LaFayette Police Department’s budgetary constraints kept it from being able to provide high-tech tools like a taser.
“We have needed this tool to keep us safe and to keep the public safe,” assistant director Benji Clift said. “The solution we came up with is to see if we could get people in the community to help us.”
In February Clift began approaching LaFayette businesses about donations. The Bank of LaFayette, Valley Auto Sales, Pigeon Mountain Trading Co., Teems and Teems Real Estate, Jackson Chevrolet, and Los Guerrero's Mexican Restaurant contributed to the fund.
Citizen donations were also given by Kenneth Loggins, Smokey Caldwell and Jim Patton and a few who wish to remain anonymous.
It took nearly five weeks, but the donated funds have provided six tasers (each costs $950) to the LaFayette Police Department.
The Walker County Sheriff’s Office donated 15 taser holsters, at a total cost of $900, so that each officer’s utility belt would be equipped.
Pat Cook, training officer with the sheriff’s office, and David Gilliland, Lookout Mountain Drug Task Force agent, were instructors for Taser X2-ECD (electronic control device) training on April 9.
Two separate suspects can be probe-tased from up to 25 feet away, allowing the officer a safe distance and the ability to repeat the stunning until they surrender.
Probe-tasing fires two small dart-like electrodes from the taser. The darts immobilizes a suspect on contact.
LaFayette Police Department adopted the same taser policy as the Walker County Sheriff’s Office, requiring each officer to be tased during the four-hour class.
A handful of officers were drive-tased, in which the handheld unit is applied to the body. That technique provides a burning-type sensation, as opposed to firing the probes, which completely incapacitates the neuromuscular system.
The sheriff’s office has had taser for 14 years, according to Cook.
The software to track and update the devices costs $250.
Each taser has 500 charges on a lithium battery, along with a smart card used as evidence that records numerous details about the weapon’s usage.
Lieutenants Randy Hicks and Skipper Dunn have been issued tasers.
The remaining three tasers are rotated between the same personnel to track maintenance and usage of the tasers.
Cpl. Billy Mullis, who serves as the student resource office at LaFayette High School, was issued the first taser.
“It is most prudent for him to have one, as he is more likely to have more than one person on him, and he has no (immediate) backup in the school,” Clift said.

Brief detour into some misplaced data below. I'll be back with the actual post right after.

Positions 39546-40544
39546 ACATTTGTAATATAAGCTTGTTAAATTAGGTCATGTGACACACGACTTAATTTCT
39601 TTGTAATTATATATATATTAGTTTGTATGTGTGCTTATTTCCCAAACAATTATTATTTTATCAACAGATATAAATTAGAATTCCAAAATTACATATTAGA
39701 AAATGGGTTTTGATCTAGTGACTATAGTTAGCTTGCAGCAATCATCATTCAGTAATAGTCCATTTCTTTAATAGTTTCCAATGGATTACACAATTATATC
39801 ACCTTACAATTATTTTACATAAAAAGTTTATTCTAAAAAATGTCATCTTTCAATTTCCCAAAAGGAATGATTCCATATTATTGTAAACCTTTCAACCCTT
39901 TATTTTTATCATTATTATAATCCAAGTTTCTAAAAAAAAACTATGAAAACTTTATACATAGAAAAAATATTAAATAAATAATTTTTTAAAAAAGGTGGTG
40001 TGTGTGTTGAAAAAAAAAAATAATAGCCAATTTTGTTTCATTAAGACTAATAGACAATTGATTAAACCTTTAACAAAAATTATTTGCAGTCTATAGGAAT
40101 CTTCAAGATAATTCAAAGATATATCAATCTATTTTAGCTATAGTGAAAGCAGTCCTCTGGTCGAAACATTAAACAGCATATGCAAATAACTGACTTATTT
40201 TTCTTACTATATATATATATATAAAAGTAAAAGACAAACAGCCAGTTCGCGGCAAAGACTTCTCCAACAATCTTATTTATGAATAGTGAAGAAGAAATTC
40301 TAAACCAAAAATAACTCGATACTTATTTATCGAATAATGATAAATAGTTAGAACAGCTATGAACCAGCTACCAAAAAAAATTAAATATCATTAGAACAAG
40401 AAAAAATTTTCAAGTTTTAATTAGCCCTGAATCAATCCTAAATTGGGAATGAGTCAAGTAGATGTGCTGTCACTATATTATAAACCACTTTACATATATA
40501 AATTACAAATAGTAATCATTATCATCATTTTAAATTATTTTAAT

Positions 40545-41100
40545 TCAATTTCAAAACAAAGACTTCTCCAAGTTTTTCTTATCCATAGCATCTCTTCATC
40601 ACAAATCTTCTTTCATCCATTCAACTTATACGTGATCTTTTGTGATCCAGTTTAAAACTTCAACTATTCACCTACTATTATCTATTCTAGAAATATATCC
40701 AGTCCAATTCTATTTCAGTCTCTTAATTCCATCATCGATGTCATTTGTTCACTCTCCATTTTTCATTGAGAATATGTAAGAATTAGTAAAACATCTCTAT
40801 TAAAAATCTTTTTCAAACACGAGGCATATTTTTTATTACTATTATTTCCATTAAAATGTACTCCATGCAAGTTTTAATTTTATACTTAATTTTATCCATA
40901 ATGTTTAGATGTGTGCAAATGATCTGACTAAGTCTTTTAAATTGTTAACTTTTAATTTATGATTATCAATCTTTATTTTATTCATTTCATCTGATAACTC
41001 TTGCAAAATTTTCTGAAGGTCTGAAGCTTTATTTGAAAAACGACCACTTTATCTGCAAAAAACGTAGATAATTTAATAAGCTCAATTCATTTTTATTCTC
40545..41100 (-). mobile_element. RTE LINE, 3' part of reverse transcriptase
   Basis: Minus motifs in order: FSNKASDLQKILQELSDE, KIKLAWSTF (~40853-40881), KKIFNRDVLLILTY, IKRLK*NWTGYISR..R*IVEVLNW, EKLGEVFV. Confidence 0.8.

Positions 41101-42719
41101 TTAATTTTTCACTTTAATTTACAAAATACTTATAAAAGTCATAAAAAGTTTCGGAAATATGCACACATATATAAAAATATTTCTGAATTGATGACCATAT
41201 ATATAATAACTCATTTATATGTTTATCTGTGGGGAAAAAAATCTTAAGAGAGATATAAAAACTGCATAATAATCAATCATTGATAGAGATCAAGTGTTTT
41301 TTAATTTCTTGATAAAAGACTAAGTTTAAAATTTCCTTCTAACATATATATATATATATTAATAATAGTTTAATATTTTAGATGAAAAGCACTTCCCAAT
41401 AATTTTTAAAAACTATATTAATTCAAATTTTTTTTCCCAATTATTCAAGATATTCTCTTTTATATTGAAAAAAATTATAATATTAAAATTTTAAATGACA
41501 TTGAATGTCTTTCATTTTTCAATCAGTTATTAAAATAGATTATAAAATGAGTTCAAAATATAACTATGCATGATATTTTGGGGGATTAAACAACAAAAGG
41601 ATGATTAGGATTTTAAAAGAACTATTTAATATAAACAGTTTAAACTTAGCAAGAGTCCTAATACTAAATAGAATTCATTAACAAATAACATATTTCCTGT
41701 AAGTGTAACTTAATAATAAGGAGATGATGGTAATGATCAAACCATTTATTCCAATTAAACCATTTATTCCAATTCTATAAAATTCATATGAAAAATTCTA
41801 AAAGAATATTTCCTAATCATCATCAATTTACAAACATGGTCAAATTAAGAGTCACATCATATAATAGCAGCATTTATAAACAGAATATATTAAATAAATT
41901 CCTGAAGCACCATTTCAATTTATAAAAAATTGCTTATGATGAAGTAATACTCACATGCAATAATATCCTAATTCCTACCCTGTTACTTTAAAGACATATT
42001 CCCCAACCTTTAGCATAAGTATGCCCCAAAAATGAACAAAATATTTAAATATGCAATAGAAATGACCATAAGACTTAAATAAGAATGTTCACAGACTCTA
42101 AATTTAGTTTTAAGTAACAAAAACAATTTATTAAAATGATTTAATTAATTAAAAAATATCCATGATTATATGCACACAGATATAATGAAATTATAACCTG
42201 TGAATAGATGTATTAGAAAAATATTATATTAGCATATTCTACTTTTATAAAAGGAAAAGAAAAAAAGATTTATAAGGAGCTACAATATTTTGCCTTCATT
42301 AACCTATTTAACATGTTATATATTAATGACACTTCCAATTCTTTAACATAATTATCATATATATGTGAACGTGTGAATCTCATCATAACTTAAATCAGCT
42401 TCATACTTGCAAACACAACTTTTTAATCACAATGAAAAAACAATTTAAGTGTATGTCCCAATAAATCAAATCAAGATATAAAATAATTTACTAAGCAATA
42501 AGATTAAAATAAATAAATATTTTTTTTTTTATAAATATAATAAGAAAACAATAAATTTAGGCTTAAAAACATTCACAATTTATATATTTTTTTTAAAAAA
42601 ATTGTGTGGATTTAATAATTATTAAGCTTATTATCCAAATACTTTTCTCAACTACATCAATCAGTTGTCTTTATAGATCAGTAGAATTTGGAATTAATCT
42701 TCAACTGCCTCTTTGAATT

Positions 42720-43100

“People just don’t appreciate that he is the chief of a town with 1,300 people in it,” he said, referring to the fact that the high school has that many people — students and faculty — on site.
“Every decision he makes is done autonomously. He represents us,” Clift said. “We put enough responsibility and have enough trust in him that he runs the day-to-day operations at the high school precinct.”
In March 2001, student resource officer David Mondy separated two students after racial slurs were exchanged by the teens. A fight broke out and a mob began to beat and kick the officer in the school’s common area.
Mondy sustained several bruises and injured his shoulder before coaches and faculty were able to control the situation.
Review of the video surveillance tape from the incident showed how quickly the officer was overtaken and how easily the students could have disarmed or killed the officer, according to Clift.
“A taser … would have gave him a fair chance,” Clift said.
Studies have shown that a physical confrontation significantly increases the possibility of injury for both the suspect and officer, according to Clift.
Utilizing a taser in a school altercation focuses on the suspect, compared to using pepper spray, which hits everyone in the immediate vicinity and can travel through the ventilation system, resulting in a much larger disruption, according to Clift.
Pepper spray also requires decontamination and treatment, while a jolt from a taser lasts five seconds.
A LaFayette officer has already drawn a taser as a deterrent in a situation.
On April 10, a domestic situation on South Chattanooga Street occurred with a man allegedly choking his wife in the front yard, according to Clift. Witnesses called 911 and the man grabbed his child and ran in the house. Three officers from LaFayette broke down the door and cleared the rooms, with tasers in hand.
The suspect was found in his bed pretending to sleep. He immediately put his hands up after being warned that he would be tased if he didn’t put his hands up and release the child, according to Clift.
Domestic violence situations are the leading case in which police officers are killed in the line of duty, according to Clift.